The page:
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(TR) Mathematics, Astrophysical Laboratories & Skills - PHY00055I

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  • Department: Physics
  • Module co-ordinator: Prof. Alison Laird
  • Credit value: 20 credits
  • Credit level: I
  • Academic year of delivery: 2023-24
    • See module specification for other years: 2024-25

Module summary

N/A - transition module

Related modules

Pre-requisites: Mathematics, Professional Skills & Experimental Laboratories 1 or equivalent and Mathematical, Computational & Professional Skills 2 or equivalent

Prohibited Combinations: Mathematics, Theoretical Laboratories & Skill, Mathematics, Physics Laboratories & Skills

Module will run

Occurrence Teaching period
A Semester 2 2023-24

Module aims


Mathematics is a fundamental tool for studying and understanding Physics. The aim of the mathematics part of this module is to introduce linear algebra in its matrix form, which can be used to solve complex problems in an elegant and efficient way, e.g. in quantum mechanics. You will also learn how to solve differential equations which are used in all areas of physics to describe the fundamental behaviour of many different phenomena.

Astrophysical Laboratories:

This module builds on the knowledge gained in the Stage 1 and Stage 2 (Semester 1) lectures and the skills learned in the Stage 2 Semester 1 laboratory. This module aims to further increase the level of sophistication in the astrophysical experiments, approach to data analysis, and laboratory report writing. There is emphasis on the use of and critical evaluation of modern (computer-based) instrumentation, in particular in astrophysics. Typical experiments will take 2 full days to complete and a series of such experiments will be undertaken throughout the semester. This is complemented with laboratory skills sessions, for instance formal report writing.

Professional Skills:The aim of the Professional Skills part of this module is to continue the development of career preparedness and enhance recruitability skills. Emphasis will be placed on group-based work, understanding recruitment processes, and developing interview skills and techniques.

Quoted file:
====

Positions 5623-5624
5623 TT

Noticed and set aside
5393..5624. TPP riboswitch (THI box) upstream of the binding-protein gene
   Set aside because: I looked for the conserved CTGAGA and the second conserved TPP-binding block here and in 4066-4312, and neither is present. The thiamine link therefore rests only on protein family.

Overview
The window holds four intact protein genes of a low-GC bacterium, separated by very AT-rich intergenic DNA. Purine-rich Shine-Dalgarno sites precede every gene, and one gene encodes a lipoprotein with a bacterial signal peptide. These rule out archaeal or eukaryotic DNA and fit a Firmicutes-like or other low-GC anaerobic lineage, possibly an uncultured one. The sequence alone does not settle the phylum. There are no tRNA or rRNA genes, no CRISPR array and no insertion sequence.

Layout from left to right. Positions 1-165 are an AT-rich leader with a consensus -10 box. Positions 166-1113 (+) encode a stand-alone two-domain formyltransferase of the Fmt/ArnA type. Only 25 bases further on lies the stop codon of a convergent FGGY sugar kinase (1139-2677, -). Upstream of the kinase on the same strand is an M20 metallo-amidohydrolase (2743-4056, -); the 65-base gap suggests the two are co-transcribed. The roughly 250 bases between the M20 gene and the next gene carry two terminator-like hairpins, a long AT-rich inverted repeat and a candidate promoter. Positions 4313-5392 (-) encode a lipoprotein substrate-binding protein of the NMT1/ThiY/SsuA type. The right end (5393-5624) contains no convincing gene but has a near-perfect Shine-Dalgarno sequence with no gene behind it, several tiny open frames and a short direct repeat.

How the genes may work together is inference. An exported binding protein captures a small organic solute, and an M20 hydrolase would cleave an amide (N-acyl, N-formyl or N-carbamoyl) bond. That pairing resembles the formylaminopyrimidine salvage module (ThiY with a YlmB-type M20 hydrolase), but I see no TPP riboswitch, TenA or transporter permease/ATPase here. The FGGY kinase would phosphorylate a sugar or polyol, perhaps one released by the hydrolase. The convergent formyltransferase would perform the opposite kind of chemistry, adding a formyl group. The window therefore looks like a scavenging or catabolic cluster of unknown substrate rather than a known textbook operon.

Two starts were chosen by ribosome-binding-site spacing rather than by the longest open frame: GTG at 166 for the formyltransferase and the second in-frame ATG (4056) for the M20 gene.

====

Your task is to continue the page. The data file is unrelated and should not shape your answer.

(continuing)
Module learning outcomes


  • Solve second-order partial differential equations that describe a range of physical phenomena

  • Apply linear algebra in its matrix form to solve a range of problems, from simultaneous equations to determining eigenvectors and eigenvalues.

Atsrophysical Laboratories:

  • Be able to independently plan and execute physics and astrophysics experiments over an extended time, using a range of experimental techniques and appropriate data analysis and processing methods.

  • Be able to identify and assess experimental errors and to critically analyse and discuss experimental results to an advanced standard.

  • Be able to communicate and present experimental results to a professional standard.

Professional Skills:

  • Understand the steps involved in a recruitment process, and know how to prepare for and conduct effective interviews.

  • Absorb, organise and synthesise information from different fields and use critical skills to provide coherent answers to open-ended and general questions.

  • Construct coherent arguments and discussions of broad questions supported by fact, theory and speculation.

  • Select and adapt communication styles to convey information and ideas in an appropriate way.

  • Create and implement plans to achieve key career objectives.

Module content